A note from Daddy Ike


Updated after reviewed by fellow peer.



  Within a certain distance upon a dirt road, there was an outpost of armored soldiers. The summer-like heat did not ease the minds of those guarding the wooden fortified zone. A soldier yawned and leaned on his spear to get some rest. They were standing for almost the entire day, with no enemy in sight. Morale was so low, the soldiers begged for a conflict themselves, whether their lives were at risk or not.

  The Captain of the Outpost tried to snap his men into shape, only for them to stand lazily about. Before the man in charge thought about doing the same, he saw someone in the distance.

  It was a child with hair frosty as snow and a left eye blue like the spring sky above. He wore an eyepatch, which covered his right eye, and had a long red scarf that seemed to be light as a feather since it fluttered elegantly. The soldiers saw the boy approach them and got into their positions. After a few minutes, the child came to the outpost and the Captain approached him with a stern look on his face.

  “What brings a child like you out in these parts?” the Captain questioned. “Where are your parents, or the ones who hold responsibility for your safety?”

  “My parents are dead and I have no home to go to.”

  “Oh. Um, well.” The Captain cleared his throat.

  The boy stuck his tongue out. “Just kidding. Well, it’s not a joke since technically speaking—"

  “Never mind that! Ahem… State your name and business.”

  “Name’s Aren. Aren Damoder. Name doesn’t ring any bells? Doesn’t remind you of anybody? No, no?”

  The Captain raised his brow and asked for one of his soldiers to bring him his clipboard. Searching through the papers of wanted people, none mentioned the name.

  “It seems you are not wanted. Very well, you may pass after some inspection.”

  He showed his palm. “For what it seems, you are a foreigner to these lands. There is a protocol to search all persons. A Civil War and the arrival of the Bandit King forced us to do such checks. Forgive our impoliteness.”

  Aren rubbed his neck. “Well if you put it that way, I guess I can’t deny, can I?”

  “I thank you, kind traveler. Ahem, Merlin.”

  A young boy came from behind and approached Aren. Merlin had short brown hair and brown eyes. Nothing about him was notable: he was scrawny and looked out of shape. He seemed shy as he blushed nervously but nevertheless raised his staff. A white ring hovered around its target and after a moment, it became bright yellow. Everyone gasped as the spell pointed to Aren’s satchel.

  The Captain’s eyes widened. “What is this?! There’s a Divine artifact in your possession? What is the meaning of this?!”

  Aren chuckled nervously, running past the soldiers when he saw an opening. The Captain ordered a handful of guards to help him pursue the runner. They hunted their suspect into the forest, trying various spells to subdue him. Aren avoided all their attempts to seize him. He turned around, expressing his cockiness.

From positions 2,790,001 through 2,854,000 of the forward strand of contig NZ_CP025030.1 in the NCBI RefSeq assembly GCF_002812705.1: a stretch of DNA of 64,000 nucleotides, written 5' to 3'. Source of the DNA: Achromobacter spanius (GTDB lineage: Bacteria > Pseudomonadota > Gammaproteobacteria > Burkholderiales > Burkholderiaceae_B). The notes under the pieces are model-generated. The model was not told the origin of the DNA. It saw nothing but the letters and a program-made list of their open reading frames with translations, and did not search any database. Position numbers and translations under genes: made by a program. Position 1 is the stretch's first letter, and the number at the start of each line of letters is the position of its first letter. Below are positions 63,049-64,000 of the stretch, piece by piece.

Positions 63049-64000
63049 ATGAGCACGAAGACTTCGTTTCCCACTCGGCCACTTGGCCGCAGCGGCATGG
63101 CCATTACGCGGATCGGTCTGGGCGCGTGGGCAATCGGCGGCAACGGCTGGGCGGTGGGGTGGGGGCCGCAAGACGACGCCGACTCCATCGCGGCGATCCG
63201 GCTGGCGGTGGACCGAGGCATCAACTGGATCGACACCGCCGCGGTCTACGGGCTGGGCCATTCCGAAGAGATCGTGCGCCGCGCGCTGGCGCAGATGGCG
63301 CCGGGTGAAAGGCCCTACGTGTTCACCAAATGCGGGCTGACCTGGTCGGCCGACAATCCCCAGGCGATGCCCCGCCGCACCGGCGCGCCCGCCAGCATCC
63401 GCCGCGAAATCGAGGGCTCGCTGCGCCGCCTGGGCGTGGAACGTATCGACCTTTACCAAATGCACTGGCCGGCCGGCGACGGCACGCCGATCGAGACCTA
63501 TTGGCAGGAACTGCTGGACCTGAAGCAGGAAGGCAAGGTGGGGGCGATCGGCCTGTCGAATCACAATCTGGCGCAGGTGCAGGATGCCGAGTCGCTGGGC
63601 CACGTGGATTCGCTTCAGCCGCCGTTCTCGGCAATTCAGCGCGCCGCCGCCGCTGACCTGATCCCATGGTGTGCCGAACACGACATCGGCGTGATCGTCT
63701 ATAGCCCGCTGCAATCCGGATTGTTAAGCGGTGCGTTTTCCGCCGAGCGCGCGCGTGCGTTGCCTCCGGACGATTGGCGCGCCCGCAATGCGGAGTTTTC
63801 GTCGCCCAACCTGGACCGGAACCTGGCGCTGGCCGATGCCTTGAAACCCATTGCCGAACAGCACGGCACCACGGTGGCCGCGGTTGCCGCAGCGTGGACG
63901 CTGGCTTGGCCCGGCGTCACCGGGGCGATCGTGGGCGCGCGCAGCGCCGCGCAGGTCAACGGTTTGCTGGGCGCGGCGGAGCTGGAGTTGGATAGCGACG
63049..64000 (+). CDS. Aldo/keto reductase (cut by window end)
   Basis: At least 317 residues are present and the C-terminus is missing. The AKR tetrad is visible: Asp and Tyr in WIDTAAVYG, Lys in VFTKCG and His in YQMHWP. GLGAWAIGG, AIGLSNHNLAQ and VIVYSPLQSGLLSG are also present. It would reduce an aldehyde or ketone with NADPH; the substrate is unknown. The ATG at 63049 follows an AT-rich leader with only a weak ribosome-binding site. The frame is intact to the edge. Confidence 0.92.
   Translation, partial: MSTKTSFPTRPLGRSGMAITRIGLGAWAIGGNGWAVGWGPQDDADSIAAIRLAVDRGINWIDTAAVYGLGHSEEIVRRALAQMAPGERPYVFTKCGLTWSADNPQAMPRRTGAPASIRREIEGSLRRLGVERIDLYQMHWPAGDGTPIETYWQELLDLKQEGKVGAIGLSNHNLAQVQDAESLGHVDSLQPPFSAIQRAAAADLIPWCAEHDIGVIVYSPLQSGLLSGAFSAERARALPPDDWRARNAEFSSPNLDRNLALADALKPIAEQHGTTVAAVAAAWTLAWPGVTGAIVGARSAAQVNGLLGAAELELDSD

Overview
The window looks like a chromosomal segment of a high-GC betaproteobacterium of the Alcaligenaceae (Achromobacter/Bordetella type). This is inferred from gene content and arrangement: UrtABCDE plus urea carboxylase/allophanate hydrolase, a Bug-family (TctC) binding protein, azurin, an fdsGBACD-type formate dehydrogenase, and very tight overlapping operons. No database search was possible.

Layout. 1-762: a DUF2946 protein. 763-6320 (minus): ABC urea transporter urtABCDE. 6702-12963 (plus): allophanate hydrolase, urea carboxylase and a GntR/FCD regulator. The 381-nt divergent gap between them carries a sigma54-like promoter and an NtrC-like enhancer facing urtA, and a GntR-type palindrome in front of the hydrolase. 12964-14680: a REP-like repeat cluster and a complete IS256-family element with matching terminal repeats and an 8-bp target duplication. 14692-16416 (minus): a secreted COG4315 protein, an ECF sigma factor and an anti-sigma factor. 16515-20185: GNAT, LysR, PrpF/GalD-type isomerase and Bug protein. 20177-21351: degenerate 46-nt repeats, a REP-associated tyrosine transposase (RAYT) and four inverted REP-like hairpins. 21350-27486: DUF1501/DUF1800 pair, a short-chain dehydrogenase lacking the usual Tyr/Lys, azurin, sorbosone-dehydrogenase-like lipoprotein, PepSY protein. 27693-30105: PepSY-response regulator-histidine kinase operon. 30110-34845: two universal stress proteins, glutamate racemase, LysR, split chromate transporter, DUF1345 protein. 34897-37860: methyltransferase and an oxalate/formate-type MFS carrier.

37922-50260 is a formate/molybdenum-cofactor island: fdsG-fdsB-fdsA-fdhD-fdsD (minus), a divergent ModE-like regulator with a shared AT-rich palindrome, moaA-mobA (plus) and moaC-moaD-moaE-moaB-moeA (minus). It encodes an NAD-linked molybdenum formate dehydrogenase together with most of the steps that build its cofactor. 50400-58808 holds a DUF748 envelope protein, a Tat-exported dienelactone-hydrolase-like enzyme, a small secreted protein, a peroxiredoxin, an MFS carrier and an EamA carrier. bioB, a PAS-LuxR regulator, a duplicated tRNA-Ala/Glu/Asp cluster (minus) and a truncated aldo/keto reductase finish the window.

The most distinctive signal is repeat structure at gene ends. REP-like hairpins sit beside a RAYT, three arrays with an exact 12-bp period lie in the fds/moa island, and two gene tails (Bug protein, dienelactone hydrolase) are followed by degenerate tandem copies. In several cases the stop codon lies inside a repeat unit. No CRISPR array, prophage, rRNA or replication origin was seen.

“Suck it! You guys can’t catch—!”

  He tripped on a large tree stump and mud covered his face. He got up, spitting out some of the muck. “Agh, it got in my mouth. Oh, gods, it taste’s like—Woah!”

  Without noticing, Aren cornered himself on a cliff and almost fell off from its edge. The soldiers caught up and pointed their weapons, the Captain stepped forward.

  “Stop right there! If you value your life, you will come with us!” he barked.

  Aren looked down, seeing a thick haze covering the dense forest below. He turned around and saluted.

  “See ya!”

  Emitting a barrier around himself, he jumped off the cliff without any hesitation. The Captain ran to the edge to see him disappear into the basin below. He sucked his teeth and looked around to see if he and the soldiers can climb down without any effort. Merlin walked to his Captain, speaking with a trembling voice.

  “I-I don’t mean to alarm you, sir,” said Merlin, “But that’s the Forest of Sorrows. Legend says that those who linger there for too long will die by the monsters who reside there!”

  “Those are legends of the past, Merlin. That boy is carrying something of some importance, and we must have it under our grasp! Let’s go, we have no time to waste!”




  The bushes rustled, and the branches fell under the violent strikes of a machete. The effort of making a path through the forest was wasted, as the trees and the grass loomed closer and thicker with every swing.

  It seemed a couple of days had passed since the encounter of the border party, though he missed when that was the only thing he had to face. Aren saw countless ghosts dancing among the bushes and demons crawling about when darkness fell upon the enchanted woods: the rumors and myths about the Forest of Sorrows are true. Since he came here, enchanted creatures and monsters constantly attacked him and during the nights, raided his camp.

  There wasn’t a single day where he could get enough rest, but right now, there was only the sound of breaking twigs and the sight of glistering leaves. The dense oak no longer obscured the light of the sun and a path was set before him. The magic which encased these woodlands had its limits, and the boy sighed in relief when he felt its power weakening. Aren climbed a boulder and laid his back. After days of escaping from various beasts, he was finally able to take a break.

  He took out a golden amulet, holding it above him as its chains dangled near his face. The Penwolf Star: the amulet that proved the royalty of Mizuki Penwolf. She gave it to him upon their marriage, hoping it will bring the evils away whenever Aren left to do his hero-work.